Vasectomy is a safe, easy, and effective technique for family planning. But according to a United Nations report, only about 1 in 10 American men opt to undergo the procedure. That’s roughly half the proportion of their Canadian and British counterparts.
So why the hesitation?
Well, one of the biggest factors is good old-fashioned misinformation. Particularly when it comes to vasectomy reversal.
There are many myths about how vasectomy reversals cause lasting male infertility or other ill effects.
But do any of them hold water? To clear the air, let’s take a look at some of the most popular recurring myths and what, if any, truth there is to them.
Myth #1: A Vasectomy Is Irreversible
It’s best to tackle the biggest misconception of all right out of the gate. So to clarify once and for all, there is no truth to this claim.
Patients who change their minds all the time and decide that they want to have children, so vasectomy reversals are quite common. What’s more, is that they enjoy a high rate of success.
You see, a related misconception is that when a man undergoes a vasectomy, he stops producing sperm altogether.
But this actually isn’t the case. He keeps producing them as normal, but with nowhere to go they end up being reabsorbed into the body via the epididymis.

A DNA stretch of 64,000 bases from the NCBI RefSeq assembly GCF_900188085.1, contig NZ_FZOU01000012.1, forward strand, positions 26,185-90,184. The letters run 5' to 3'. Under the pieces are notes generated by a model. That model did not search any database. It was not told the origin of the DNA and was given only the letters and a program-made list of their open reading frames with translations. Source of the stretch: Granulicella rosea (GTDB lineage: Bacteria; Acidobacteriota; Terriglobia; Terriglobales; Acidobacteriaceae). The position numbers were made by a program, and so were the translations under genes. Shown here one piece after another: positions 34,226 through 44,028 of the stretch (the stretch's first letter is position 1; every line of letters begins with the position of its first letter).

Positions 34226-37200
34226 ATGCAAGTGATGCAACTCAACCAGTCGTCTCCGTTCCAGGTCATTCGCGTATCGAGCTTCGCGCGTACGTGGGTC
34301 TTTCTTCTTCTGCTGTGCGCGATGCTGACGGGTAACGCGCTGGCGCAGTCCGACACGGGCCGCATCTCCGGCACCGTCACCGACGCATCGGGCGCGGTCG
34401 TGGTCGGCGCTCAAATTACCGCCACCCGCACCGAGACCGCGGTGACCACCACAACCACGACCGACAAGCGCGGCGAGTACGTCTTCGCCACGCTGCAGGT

A vasectomy reversal involves reconnecting the vas deferens tubes that were cut and sealed during the original procedure. And since they never stopped producing sperms cells this whole time, once the patient has healed from the operation, sperm will be able to resume their original route as normal. Though it bears noting that it can take up to a full year for them to return to their pre-vasectomy fertility levels.
Myth #2: Reversals Don’t Work Because of Anti-Sperm Antibodies
So this is a more specific version of the “vasectomies are irreversible” myth, and one you may have come across in your own research. If not, the gist is that while it’s physically possible to undo a vasectomy, it won’t work. Allegedly, this is because the patient’s own body starts producing antibodies that kill sperm cells.
This is a myth that’s gets parroted often because there is a small grain of truth to it.
Sperm are produced in what’s called an “immunologically privileged” area of the body. This means that they’re protected from the body’s own immune response. This privileged area can be compromised by trauma to the area, infection, or scrotal surgery like a vasectomy.
And it is true that some 75% of men develop anti-sperm antibodies following a vasectomy, which is where this myth comes from. However, in 95% of these patients, the numbers in which these antibodies are produced are not significant enough to decrease fertility. And even in the 5% of cases where it does occur, there are treatments that can mitigate the complications.
Myth #3: Vasectomy Reversal Guarantees the Ability to Conceive
On the other end of the spectrum, there are misconceptions that take a too-optimistic view of vasectomy reversals and how they work. This has led some men to get vasectomies early in life under the assumption that they can easily reverse it when they’re ready to have children.